The Swift parrot (Lathamus discolor) in the wild is basically a nectar and pollen feeder with some vegetable matter being consumed along with some live food. But in captivity the swift seems to prefer a diet that contains some seed eg, canary or sunflower but this should be rationed. So, having said that, I believe that the following diets should be adequate for the three separate stages in the year as set out below.

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After the breeding season (January-July)

A good quality dry lorikeet mix.
Small amounts of both canary and sunflower seed fed in separate containers.
A wet mix containing a little calcium supplement once per week.
Green food in the form of spinach (silver beet) at least once per week.
Fruit, apple, pear etc, every second day.

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Parrots and KakarikisNeophema Neopsephotus softgrass finches
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Breeding season (August)
Feed as per above but the wet mix should now be increased to at least twice per week.
Feed seeding grasses if any are available as well as the above mentioned greens.
Feed fresh corn on the cob at the rate of one cob per pair every second day.

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Breeding season (September-January)

Feed as per the above until eggs hatch. At this time the birds will be looking for something extra although there seems to be ample food.

Don’t increase the wet mix further but supply one slice of plain madeira cake cut about 15mm thick per pair per day.

Frozen corn kernels and peas can be placed in a suitable container and covered with a little water and micro waved for two minutes and fed every second day. These corn kernels can also be mixed into a commercial egg and biscuit mix to form a crumbly mixture as this also provides quick access for the parent birds to feed.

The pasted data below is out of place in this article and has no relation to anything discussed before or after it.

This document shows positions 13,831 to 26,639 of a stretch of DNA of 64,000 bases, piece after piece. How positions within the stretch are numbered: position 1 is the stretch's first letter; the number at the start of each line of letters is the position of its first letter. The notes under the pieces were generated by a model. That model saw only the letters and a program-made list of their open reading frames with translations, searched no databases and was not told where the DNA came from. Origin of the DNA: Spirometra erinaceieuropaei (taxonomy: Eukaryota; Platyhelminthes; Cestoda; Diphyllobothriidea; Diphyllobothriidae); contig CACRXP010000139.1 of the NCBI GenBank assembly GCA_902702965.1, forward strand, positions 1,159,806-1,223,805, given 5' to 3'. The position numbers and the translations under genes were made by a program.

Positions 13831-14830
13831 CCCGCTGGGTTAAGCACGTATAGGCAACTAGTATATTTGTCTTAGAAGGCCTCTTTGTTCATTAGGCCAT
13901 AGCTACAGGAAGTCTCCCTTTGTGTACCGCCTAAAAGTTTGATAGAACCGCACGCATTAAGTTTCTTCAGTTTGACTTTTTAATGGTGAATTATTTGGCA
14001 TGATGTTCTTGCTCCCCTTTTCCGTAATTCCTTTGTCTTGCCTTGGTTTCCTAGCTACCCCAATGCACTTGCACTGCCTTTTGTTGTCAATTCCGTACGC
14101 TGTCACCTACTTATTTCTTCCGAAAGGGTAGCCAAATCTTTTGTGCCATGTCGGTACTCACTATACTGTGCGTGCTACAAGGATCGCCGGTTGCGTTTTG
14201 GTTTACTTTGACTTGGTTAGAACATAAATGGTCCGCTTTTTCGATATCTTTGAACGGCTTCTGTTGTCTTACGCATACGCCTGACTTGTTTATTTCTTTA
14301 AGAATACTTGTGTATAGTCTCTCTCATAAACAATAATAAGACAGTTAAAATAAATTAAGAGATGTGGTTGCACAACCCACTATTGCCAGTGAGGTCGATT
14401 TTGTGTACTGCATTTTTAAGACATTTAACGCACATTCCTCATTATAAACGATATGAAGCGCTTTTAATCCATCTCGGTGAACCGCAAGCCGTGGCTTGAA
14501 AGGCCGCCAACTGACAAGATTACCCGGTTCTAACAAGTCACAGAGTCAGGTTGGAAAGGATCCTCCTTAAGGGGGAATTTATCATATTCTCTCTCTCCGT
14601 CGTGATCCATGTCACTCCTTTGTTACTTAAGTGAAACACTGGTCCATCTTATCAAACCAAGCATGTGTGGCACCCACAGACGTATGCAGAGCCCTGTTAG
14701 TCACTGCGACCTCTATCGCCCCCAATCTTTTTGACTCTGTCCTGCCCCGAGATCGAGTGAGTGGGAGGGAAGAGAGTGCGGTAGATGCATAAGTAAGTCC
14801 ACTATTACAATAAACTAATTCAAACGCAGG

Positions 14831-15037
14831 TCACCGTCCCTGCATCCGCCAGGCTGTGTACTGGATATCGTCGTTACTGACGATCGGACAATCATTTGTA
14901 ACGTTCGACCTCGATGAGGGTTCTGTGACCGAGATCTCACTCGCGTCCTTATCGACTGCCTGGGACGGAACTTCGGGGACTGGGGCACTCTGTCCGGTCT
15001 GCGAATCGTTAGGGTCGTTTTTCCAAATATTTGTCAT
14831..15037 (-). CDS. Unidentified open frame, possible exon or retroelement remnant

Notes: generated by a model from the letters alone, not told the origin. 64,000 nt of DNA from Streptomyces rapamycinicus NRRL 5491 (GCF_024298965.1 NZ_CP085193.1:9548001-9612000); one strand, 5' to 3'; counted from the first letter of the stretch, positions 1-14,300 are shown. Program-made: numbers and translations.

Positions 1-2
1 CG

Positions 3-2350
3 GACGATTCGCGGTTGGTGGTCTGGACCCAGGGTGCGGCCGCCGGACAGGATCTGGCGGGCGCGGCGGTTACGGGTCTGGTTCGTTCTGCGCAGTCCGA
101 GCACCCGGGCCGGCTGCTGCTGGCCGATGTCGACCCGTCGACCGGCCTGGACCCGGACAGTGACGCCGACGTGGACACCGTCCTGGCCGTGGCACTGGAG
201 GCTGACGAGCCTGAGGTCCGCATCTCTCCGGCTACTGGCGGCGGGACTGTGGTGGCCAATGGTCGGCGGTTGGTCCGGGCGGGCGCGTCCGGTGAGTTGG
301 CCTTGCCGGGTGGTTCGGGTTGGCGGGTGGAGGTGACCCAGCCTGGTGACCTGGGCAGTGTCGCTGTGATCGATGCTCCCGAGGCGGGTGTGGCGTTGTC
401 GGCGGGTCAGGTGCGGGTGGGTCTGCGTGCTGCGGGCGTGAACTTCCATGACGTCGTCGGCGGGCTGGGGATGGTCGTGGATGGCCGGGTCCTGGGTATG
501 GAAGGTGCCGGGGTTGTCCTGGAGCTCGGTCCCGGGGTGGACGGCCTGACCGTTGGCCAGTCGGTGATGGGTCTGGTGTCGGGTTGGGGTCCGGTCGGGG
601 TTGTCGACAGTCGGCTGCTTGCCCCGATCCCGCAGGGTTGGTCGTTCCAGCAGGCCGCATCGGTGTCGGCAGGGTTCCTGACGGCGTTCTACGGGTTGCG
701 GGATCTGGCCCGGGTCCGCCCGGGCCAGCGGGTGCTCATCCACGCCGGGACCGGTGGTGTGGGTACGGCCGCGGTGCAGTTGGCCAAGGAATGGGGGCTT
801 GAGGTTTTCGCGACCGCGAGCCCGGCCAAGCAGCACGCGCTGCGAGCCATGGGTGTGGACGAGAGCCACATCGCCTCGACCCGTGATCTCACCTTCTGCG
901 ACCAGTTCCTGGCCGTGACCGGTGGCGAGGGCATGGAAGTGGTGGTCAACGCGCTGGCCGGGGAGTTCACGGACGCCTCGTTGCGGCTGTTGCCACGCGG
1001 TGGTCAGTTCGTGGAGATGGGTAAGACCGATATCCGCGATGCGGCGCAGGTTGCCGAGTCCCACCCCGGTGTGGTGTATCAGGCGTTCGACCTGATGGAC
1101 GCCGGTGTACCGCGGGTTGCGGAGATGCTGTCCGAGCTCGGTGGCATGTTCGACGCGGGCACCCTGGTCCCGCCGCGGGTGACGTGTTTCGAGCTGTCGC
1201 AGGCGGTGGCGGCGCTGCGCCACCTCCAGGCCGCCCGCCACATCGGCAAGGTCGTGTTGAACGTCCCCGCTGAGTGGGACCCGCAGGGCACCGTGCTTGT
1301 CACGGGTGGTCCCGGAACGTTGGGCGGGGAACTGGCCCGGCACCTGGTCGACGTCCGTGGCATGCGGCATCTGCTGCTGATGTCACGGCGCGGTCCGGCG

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Meal worms although not a necessity will be taken readily even by birds that have never seen them before or have ignored them during the off season. Note, swifts seem to instinctively know how to handle a meal worm. The worm is taken with the beak, passed to the foot (my birds seem to be right handed) and the beak is then used to nibble along the length of the worm until all the internals are eaten leaving the shell which is then discarded. I would suggest the rationing of meal worms to two per chick and two each for the adult birds each day.

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At this time I like to feed sprouted sunflower seed and most birds will ignore other foods to eat this so I suggest it should be restricted to about half a cup per pair twice per week when there are chicks in the nest.

So it can be seen that the swift needs a very varied diet and although birds will breed with much less fuss the above is not that hard to do and the results can be seen in the quality of the young.

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READ THE SECOND PART OF THIS ARTICLE IN THE NEXT WEEK!

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author: Bill Boyd

Title photo: (c) Ernst Vikne This file is licensed under the Creative Commons Attribution-Share Alike 2.0 Generic license.